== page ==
Cooling-Off period in a Sales Contract
Protection of consumer’s interest against unethical and fraudulent business practices of some direct marketers is now plays an important role. This research papers dwells deep into ‘cooling-off’ statutes and their efficacy in safeguarding the interest of consumers with emphasis to low income group consumers. Cooling-Off Period There is an increased emphasis both at state and federal levels on safeguarding the interests of consumers on the purchases made by them from salesmen on door-to-door canvassing.
One of the reliefs provided in such scenario is cooling-off period during which the buyer may cancel his contract to buy a product or services when the sale is accomplished at a place other than the seller’s address. Both under federal and state laws, a customer can annul sale within 3 business days from the date of the sales. This rescinding provision offers a special privilege to the consumer who feels that he has been deceived or pressured into deciding an unnecessary purchase. [Walker et al 52].
It is to be noted that most of state ‘cooling-off ‘ statutes cover only sale of durable goods that involve installment contracts and usually exempt sales with value less than $25. Further, cool-off provisions in majority state laws will be applicable only where sales contracts are signed in place other than seller’s business place. Further, in many state laws, there is a provision enlightening the buyer of his privilege to cancel the sales contract and the formalities to adhere in doing so.
Some state law require seller to provide the buyer with a format to deploy when he makes a cancellation decision. However, in many states, no printed notice format is prescribed about how a buyer should intimate his desire to cancel the sales contract and as such, the buyer may use his own style if he elects to cancel a purchase and however, such decision should be in writing. Most of states and federal law does not recognize contracts made through mail or through phone. Many state laws prescribe a penalty on the buyer if he elects to cancel a sales contract.
This facilitates the seller to recoup a portion of sale price which usually ranges from $ 4 to $ 14 and this reimburses the seller a part of expenses incurred and also discourages buyers from entering into sales contract whey they do actually have no intention of honoring such contracts. Cooling-off provision is essential as it prevents ‘hit-and-run’ sellers. Though , there are other remedies are available to gullible consumers like fraud and misrepresentation under contract laws , cooling-off offers some instant and immediate relief to consumers.
‘Cooling-off ‘ provision is safeguarding mainly the low-income consumers as they may become an easy prey to high-pressure sellers as they always lack knowledge of other alternative products , about sources of supplies and other available legal recourses . Thus, ‘cooling-off ‘offers the consumers a chance to cancel their purchase thereby escaping from purchase commitments on fraudulently induced contracts. [Walker et al 53]. Some argue that cancellation of purchase contract should be limited to sales made by direct sellers.
In case of installment contracts , there is a facility to discount the same with finance companies and in such cases , the ‘holder-in-due-courses’ doctrine safeguards these finance companies from legal action which may be pursued by the seller’s customers. This safeguard measure to finance companies has encouraged the fraudulent sellers to indulge in fraud and misrepresentation since the seller can rapidly discount the installment contracts without concerning about their realization.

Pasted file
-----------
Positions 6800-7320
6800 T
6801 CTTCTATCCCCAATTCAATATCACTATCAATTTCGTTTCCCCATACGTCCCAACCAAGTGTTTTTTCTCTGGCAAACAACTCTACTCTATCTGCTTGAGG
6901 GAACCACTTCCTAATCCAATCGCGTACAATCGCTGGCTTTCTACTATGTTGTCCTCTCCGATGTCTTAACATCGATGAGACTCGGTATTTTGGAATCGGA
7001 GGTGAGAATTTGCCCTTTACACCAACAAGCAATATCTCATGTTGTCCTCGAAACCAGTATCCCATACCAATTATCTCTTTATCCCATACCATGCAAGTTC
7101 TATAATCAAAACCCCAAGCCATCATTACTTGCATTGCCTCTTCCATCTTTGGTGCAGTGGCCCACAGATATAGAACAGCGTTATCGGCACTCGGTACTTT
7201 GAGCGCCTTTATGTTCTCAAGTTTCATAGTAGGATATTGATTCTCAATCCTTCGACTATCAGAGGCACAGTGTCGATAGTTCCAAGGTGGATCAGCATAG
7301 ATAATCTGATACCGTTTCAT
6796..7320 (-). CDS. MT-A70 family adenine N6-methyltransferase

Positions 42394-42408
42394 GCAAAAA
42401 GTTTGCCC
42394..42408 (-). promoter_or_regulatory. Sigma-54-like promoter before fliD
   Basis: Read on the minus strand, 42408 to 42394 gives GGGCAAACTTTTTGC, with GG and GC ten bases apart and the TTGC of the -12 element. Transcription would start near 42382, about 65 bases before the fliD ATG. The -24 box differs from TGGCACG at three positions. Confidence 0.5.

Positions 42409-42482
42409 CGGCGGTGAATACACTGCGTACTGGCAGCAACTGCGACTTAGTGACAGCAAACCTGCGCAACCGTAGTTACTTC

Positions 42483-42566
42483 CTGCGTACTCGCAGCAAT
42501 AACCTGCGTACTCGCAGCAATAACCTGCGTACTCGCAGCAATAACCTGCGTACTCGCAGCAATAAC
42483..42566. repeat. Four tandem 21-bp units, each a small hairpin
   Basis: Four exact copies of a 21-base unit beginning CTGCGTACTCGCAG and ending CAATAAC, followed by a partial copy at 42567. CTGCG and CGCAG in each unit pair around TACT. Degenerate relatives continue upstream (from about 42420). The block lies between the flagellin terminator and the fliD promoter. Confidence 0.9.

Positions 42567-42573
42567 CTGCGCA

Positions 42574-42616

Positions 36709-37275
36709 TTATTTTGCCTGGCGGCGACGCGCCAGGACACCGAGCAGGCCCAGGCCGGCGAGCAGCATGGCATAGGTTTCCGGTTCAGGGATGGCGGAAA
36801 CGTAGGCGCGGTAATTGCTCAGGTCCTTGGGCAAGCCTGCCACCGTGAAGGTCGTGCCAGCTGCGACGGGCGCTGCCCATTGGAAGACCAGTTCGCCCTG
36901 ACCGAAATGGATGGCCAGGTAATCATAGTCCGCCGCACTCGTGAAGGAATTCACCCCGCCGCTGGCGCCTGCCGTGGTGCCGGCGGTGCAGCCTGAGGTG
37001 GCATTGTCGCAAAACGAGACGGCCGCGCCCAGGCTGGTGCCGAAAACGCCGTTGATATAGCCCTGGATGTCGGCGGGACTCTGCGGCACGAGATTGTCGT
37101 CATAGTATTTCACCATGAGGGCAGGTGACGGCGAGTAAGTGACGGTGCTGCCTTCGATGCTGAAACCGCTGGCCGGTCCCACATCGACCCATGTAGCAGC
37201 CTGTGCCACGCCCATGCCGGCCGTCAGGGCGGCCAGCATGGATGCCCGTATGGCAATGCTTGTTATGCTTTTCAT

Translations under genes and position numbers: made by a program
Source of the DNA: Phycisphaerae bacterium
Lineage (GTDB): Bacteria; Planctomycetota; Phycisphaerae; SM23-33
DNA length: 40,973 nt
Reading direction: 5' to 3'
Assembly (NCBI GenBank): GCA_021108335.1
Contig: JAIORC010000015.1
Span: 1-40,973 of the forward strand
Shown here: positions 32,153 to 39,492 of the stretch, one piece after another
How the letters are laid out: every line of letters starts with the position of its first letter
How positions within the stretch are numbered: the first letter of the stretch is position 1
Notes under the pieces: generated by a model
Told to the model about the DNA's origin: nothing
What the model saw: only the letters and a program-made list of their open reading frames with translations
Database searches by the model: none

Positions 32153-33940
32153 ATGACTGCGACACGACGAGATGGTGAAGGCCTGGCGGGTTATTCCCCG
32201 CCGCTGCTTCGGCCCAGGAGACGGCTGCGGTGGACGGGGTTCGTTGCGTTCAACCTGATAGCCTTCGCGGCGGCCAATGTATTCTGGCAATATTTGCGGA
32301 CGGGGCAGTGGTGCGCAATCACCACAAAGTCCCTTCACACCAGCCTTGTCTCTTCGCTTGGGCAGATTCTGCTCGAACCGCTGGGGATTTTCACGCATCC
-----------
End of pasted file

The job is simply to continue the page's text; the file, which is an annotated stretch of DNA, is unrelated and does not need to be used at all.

However, opponents argue that cooling-off provisions dilute the sanctity of the contract and offers unlimited privileges to consumers to cancel a sales contract even if there is no involvement of fraud and misrepresentation and it results in infringement of a legal contract without cause. Critics also argue that cooling-off provision is meant to single out the direct selling industry. Majority of the direct selling industry members argue that cooling-off provision is unleashing more adverse economic consequences on their industry.
Further, Ghetto merchants vehemently argue that they sell to low-income consumers with high margins to cover up losses that may arise due to bad debts, theft etc. It is to be remembered that direct selling industry is actively engaged in high pressure and fraudulent devices. Cooling-off provision is essential to protect the low-income, unwary consumers. [Walker et al 54]. Lack of knowledge about ‘cooling-off’ provision among low-income group consumers also facilitates the fraudulent sellers to dupe them.
It is known fact that ‘cooling-off’ legislation has no strong impact as many deceptive sellers can still avoid the provision of the law. Since, cooling-off coverage is restricted to sales agreements signed at places other than the seller’s usual address, meticulous seller can still circumvent the law by establishing ‘temporary stores’. In such cases, customers are visited on door-to-door basis and then taken to local ‘store’ to sign a sales contract.
Excepting in certain states like Illinois and Vermont, signing the sales contract at the seller’s address negates the rights under ‘cooling-off’ legislation. One another mean to circumvent cooling-off provision is to operate exclusively on verbal agreements and rely on informal social controls to guarantee payments from customers through peddlers. Further, some states have provision where delivery of extensive part of product or service denies the buyer’s privilege to cancel within the statutory timeframe. [Walker et al 55].